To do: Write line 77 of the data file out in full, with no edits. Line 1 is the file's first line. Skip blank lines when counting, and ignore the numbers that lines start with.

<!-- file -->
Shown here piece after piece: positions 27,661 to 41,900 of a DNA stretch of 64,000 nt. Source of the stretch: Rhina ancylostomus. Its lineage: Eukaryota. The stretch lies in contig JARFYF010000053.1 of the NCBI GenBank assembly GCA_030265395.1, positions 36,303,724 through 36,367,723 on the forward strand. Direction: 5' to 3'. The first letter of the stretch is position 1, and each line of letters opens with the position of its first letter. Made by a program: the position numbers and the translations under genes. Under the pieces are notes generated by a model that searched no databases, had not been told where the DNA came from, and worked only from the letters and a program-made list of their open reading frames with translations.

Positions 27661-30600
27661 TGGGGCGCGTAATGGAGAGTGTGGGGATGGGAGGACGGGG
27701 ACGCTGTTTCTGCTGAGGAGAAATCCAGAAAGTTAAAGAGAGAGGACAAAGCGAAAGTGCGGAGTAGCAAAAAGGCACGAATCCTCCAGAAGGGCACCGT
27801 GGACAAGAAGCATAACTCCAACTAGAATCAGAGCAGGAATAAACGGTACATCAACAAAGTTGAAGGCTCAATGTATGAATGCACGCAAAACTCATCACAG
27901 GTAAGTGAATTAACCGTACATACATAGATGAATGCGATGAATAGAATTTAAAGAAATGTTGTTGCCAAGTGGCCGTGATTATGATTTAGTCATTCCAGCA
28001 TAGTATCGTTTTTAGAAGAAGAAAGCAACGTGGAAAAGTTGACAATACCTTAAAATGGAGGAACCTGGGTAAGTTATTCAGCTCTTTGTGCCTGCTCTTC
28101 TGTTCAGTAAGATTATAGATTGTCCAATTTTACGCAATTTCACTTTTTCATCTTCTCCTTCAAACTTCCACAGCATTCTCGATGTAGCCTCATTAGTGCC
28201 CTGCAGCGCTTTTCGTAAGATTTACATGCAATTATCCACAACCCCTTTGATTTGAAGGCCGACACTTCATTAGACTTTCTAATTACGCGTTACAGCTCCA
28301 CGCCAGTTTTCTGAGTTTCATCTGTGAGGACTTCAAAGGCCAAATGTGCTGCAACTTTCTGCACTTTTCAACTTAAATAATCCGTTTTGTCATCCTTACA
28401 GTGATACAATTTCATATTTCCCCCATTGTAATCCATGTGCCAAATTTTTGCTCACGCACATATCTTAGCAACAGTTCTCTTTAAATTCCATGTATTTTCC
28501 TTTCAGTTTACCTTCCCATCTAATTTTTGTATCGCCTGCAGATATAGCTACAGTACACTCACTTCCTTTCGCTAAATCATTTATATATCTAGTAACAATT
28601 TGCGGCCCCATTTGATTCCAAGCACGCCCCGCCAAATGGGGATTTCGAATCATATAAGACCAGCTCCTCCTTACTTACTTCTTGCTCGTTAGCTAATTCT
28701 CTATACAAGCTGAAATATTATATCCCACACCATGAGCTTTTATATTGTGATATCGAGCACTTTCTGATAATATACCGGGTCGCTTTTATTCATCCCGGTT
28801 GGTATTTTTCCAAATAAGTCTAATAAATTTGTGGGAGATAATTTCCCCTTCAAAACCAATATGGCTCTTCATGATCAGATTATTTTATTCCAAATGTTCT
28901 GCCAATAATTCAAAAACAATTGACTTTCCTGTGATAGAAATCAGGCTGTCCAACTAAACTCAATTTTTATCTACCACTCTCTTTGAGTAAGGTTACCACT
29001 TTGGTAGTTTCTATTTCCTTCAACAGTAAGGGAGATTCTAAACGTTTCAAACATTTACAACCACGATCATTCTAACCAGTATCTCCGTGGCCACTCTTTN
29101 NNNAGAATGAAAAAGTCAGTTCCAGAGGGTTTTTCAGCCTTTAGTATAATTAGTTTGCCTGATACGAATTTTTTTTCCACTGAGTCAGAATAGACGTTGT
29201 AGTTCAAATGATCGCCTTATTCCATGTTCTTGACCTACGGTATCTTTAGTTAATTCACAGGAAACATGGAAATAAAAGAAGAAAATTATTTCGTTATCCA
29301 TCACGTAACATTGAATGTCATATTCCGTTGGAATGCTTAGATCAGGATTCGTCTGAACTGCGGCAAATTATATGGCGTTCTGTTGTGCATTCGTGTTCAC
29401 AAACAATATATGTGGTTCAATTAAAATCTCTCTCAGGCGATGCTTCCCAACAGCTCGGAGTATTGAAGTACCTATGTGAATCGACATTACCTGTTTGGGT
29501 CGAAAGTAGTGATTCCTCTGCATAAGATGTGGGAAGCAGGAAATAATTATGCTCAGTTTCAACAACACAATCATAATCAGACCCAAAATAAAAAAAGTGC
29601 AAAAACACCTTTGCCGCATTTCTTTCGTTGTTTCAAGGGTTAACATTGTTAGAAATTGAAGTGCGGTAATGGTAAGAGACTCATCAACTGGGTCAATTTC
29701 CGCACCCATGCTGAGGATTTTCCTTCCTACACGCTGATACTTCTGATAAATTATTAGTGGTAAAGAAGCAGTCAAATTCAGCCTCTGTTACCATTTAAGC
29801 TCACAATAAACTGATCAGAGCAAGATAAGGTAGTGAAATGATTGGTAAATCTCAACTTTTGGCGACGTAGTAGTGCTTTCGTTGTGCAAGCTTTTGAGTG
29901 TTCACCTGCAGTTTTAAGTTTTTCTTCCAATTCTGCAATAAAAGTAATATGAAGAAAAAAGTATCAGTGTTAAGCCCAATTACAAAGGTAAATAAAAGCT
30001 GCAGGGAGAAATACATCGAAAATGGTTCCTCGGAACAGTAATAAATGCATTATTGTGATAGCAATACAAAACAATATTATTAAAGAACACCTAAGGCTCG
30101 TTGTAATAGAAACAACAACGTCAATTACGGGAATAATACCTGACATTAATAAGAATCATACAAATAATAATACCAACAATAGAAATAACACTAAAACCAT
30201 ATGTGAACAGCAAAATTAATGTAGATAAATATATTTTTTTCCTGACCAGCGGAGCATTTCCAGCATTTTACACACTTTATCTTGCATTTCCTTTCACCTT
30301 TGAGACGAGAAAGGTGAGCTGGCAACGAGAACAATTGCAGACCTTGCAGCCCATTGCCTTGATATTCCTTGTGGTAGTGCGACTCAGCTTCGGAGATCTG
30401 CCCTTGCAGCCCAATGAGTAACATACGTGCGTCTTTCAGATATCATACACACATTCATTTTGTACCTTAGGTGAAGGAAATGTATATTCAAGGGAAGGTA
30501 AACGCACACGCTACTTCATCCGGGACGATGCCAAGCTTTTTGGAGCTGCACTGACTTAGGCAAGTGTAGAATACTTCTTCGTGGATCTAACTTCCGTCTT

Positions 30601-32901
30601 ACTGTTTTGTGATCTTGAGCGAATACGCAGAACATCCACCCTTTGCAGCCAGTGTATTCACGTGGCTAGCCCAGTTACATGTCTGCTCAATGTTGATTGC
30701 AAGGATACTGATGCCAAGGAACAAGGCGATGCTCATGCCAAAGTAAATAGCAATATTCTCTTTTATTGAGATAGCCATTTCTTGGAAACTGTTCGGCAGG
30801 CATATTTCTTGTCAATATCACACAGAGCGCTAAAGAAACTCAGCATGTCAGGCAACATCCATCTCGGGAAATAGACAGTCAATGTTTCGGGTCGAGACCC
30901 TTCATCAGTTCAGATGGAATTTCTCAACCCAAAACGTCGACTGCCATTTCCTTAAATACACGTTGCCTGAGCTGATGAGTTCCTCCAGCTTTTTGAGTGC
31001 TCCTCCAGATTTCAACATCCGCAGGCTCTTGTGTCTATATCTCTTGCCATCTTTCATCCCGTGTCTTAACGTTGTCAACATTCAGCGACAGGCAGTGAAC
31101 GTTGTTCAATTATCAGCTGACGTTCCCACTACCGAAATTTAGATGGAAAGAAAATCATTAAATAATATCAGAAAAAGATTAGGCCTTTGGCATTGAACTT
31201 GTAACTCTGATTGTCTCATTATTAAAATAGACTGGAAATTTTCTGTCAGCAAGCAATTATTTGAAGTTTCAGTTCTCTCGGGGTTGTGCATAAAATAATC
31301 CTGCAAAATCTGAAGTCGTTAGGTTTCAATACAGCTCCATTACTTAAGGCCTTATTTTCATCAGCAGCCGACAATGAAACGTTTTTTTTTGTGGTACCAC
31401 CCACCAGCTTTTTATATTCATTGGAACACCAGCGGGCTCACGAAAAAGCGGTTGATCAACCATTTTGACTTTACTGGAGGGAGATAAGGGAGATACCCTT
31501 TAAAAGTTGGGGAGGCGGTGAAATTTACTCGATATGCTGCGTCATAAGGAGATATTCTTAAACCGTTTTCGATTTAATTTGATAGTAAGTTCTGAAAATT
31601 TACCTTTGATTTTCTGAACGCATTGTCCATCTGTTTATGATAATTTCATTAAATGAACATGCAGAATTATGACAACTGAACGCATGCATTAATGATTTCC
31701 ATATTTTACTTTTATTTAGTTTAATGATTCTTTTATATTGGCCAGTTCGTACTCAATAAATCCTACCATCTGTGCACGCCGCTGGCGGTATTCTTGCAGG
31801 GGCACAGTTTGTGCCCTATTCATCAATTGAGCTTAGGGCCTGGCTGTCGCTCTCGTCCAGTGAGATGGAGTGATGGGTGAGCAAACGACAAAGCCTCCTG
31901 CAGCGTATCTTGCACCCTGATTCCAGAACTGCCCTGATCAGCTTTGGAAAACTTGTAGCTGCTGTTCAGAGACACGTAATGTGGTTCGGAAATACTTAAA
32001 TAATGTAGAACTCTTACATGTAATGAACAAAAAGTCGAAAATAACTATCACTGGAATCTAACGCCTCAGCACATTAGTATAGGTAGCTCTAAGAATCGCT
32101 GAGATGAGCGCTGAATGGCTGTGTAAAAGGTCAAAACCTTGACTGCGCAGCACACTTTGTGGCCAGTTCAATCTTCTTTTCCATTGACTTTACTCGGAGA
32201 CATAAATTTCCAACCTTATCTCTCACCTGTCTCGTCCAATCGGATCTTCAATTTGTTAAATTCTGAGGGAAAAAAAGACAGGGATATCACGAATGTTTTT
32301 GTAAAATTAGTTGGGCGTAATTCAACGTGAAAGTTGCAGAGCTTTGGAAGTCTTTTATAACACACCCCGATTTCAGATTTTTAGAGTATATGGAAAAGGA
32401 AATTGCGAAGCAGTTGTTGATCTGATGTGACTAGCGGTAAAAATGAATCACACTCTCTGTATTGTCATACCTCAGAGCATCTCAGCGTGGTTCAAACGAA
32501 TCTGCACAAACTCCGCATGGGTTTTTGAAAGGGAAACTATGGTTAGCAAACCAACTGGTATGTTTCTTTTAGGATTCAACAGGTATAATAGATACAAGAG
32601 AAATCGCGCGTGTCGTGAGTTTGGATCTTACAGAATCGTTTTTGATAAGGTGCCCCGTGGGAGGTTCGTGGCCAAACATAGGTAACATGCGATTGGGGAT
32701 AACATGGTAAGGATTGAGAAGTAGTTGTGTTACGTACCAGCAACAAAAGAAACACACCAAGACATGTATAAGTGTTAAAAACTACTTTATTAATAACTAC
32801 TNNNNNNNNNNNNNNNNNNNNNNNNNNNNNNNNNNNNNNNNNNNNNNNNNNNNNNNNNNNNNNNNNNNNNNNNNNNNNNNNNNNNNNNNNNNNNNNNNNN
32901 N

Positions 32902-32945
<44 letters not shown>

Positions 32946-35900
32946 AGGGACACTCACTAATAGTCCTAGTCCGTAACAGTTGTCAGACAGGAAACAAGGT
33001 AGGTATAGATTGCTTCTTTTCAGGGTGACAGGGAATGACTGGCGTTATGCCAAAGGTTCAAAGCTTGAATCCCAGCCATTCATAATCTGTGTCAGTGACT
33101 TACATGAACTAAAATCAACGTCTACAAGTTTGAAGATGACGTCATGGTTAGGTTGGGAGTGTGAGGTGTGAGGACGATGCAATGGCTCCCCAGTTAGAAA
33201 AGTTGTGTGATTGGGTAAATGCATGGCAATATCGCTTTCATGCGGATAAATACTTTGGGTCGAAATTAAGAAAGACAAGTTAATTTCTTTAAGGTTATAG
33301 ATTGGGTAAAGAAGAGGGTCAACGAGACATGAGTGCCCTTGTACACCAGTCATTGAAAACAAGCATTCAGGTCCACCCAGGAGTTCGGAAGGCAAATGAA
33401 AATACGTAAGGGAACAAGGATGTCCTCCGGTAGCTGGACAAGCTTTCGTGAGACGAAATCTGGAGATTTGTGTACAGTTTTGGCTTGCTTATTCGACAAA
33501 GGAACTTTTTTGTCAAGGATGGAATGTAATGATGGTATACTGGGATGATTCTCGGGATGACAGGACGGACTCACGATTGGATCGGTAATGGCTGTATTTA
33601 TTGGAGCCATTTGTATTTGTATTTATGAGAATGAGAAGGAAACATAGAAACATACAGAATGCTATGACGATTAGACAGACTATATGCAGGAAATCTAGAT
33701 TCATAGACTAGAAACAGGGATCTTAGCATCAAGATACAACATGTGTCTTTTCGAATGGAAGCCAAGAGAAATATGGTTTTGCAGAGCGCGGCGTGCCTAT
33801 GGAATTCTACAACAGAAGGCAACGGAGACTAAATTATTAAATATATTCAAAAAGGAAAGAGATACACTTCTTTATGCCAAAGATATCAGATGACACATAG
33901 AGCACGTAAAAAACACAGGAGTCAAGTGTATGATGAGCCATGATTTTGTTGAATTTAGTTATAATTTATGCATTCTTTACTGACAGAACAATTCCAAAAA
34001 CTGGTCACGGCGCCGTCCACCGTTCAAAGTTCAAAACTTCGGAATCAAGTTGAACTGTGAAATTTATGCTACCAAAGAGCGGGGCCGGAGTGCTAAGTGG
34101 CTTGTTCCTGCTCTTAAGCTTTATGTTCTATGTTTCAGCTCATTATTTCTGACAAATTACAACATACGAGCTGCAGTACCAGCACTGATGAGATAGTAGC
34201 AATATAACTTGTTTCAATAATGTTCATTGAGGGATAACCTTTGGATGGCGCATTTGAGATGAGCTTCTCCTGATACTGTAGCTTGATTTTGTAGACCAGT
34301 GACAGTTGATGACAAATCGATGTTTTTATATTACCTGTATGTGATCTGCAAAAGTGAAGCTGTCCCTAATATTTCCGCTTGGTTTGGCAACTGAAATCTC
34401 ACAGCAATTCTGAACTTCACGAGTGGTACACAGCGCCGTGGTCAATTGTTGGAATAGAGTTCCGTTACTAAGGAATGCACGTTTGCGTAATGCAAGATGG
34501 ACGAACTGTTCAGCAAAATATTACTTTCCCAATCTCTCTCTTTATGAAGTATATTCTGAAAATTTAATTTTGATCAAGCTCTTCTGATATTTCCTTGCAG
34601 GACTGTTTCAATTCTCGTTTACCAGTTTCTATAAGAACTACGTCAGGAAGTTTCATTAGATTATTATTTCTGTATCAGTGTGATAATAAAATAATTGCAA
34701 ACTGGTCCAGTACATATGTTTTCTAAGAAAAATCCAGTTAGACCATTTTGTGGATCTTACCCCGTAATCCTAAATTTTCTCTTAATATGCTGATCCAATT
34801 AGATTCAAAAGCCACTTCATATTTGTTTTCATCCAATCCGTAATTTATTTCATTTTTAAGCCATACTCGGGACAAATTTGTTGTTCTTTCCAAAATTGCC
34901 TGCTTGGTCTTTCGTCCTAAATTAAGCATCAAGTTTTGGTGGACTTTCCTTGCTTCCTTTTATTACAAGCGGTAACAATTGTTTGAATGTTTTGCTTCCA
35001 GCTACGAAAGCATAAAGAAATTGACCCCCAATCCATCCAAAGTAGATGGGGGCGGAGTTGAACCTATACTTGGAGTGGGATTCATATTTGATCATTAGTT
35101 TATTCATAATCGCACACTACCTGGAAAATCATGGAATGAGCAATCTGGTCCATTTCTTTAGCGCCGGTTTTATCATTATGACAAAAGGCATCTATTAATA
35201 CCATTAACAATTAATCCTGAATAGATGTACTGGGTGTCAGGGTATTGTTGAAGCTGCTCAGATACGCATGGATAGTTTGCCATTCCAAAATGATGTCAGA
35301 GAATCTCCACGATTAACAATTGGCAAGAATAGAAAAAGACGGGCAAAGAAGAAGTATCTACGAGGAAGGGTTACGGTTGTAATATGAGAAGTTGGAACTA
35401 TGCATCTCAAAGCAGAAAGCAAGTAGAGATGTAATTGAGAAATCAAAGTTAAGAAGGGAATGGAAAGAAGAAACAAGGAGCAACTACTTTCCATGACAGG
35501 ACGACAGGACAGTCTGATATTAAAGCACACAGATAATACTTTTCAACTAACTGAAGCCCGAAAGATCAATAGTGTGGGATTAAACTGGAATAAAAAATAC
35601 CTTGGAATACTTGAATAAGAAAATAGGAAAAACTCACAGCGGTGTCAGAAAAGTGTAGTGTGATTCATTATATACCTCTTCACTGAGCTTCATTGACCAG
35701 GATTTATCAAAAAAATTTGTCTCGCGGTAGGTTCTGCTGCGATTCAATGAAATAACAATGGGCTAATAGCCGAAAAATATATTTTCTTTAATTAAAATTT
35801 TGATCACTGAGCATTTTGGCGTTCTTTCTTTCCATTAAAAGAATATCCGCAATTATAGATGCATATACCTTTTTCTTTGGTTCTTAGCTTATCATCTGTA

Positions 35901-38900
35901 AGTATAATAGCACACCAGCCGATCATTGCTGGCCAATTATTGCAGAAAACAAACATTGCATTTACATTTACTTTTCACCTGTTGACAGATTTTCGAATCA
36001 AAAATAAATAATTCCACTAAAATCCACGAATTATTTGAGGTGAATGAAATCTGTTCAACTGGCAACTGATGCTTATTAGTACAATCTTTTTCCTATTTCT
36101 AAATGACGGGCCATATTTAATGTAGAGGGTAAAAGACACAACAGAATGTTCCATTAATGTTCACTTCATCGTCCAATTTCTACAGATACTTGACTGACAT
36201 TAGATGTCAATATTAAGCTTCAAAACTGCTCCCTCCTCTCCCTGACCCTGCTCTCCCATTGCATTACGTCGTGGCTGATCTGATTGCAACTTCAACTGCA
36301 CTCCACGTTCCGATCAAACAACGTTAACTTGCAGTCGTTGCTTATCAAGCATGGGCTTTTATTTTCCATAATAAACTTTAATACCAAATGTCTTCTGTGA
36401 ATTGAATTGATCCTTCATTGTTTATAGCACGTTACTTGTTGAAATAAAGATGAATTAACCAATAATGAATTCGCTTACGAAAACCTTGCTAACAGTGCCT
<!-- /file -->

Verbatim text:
34501 ACGAACTGTTCAGCAAAATATTACTTTCCCAATCTCTCTCTTTATGAAGTATATTCTGAAAATTTAATTTTGATCAAGCTCTTCTGATATTTCCTTGCAG